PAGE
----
option 2

Social Listening: how to do it and how to use it

Note: this session will be offered in 2 parts - Part I will cover text analysis and Part II will cover network analysis with social media data.

The workshops will explain to participants how to study online communities and social networks and apply some of the new tools and methods for analyzing and visualizing social media data developed by the Social Media Lab. Participants will learn how social media is changing the ways in which people communicate and disseminate information and how these changes impact the social, economic and political structures of modern society. The broad aim is to provide researchers with the skills needed to help decision makers with additional knowledge into the behaviors and relationships of online network members by extracting actionable insights from large social media datasets. One such tool is Netlytic, a cloud-based text and social networks analyzer that can automatically summarize large volumes of text and discover social networks from conversations on social media sites such as Twitter, Youtube, blogs, online forums and chats. Participants are encouraged to bring their laptops to follow the workshop instructions.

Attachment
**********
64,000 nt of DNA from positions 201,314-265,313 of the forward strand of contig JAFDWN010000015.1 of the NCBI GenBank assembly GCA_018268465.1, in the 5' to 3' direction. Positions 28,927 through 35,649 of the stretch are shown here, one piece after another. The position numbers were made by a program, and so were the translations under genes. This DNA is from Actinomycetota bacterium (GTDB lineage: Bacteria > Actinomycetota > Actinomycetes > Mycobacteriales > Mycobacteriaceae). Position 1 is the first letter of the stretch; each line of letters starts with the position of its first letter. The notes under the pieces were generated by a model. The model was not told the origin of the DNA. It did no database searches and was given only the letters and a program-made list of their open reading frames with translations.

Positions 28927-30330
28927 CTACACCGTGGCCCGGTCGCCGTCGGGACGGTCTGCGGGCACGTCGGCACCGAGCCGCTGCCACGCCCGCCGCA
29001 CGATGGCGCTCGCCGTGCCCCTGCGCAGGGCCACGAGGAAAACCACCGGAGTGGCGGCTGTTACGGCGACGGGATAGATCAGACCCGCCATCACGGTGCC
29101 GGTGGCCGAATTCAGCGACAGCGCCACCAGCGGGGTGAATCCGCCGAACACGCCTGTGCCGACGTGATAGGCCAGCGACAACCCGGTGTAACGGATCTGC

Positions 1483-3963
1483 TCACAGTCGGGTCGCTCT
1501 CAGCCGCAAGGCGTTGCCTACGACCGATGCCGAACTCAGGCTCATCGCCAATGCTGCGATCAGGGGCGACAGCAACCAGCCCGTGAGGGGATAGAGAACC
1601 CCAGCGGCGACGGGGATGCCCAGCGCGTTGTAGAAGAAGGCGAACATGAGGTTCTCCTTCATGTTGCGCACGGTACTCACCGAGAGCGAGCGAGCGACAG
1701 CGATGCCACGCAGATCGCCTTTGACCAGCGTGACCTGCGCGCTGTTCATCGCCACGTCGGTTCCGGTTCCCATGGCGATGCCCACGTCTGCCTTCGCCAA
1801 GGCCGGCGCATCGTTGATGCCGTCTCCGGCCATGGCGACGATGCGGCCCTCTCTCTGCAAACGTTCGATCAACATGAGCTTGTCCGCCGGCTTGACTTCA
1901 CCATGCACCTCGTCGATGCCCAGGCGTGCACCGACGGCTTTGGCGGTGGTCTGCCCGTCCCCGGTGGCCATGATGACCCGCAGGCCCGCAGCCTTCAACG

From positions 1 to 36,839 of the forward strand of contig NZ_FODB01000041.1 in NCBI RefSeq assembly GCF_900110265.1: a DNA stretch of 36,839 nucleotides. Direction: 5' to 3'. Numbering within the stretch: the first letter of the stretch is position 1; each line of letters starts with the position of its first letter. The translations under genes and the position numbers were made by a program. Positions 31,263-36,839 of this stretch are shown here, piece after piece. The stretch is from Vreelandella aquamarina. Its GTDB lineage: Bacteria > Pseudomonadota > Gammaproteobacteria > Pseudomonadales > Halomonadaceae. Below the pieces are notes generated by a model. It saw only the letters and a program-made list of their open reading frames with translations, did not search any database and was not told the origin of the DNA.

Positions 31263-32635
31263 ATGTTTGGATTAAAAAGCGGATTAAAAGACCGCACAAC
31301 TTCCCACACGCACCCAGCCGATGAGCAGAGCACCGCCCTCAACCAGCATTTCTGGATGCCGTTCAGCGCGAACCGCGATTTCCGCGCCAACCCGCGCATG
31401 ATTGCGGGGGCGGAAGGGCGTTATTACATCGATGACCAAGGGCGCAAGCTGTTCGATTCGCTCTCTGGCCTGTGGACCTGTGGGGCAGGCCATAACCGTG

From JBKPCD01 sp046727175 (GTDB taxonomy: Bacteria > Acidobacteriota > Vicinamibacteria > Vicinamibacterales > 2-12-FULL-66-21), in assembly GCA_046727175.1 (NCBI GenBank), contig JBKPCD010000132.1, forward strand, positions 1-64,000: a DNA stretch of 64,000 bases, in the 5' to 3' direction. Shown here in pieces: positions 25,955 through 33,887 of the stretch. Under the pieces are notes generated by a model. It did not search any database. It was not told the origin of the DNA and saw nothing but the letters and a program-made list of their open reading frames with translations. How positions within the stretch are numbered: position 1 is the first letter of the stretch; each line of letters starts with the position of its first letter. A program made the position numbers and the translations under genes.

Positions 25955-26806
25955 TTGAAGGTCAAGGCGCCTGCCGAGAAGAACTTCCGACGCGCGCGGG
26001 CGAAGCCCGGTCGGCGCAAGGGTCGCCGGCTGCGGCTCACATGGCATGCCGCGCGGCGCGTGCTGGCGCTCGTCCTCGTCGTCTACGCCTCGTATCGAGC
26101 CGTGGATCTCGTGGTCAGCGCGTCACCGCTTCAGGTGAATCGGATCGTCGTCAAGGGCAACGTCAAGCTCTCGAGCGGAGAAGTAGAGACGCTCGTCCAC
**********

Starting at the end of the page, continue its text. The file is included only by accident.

Dr. Anatoliy Gruzd, Canada Research Chair in Social Media Data Stewardship; Director of the Social Media Lab; Associate Professor, Ted Rogers School of Management, Ryerson University

Philip Mai, Manager of Academic Communications, Ryerson University


option 3

Storytelling Insights: Making Research Compelling for Decision-Makers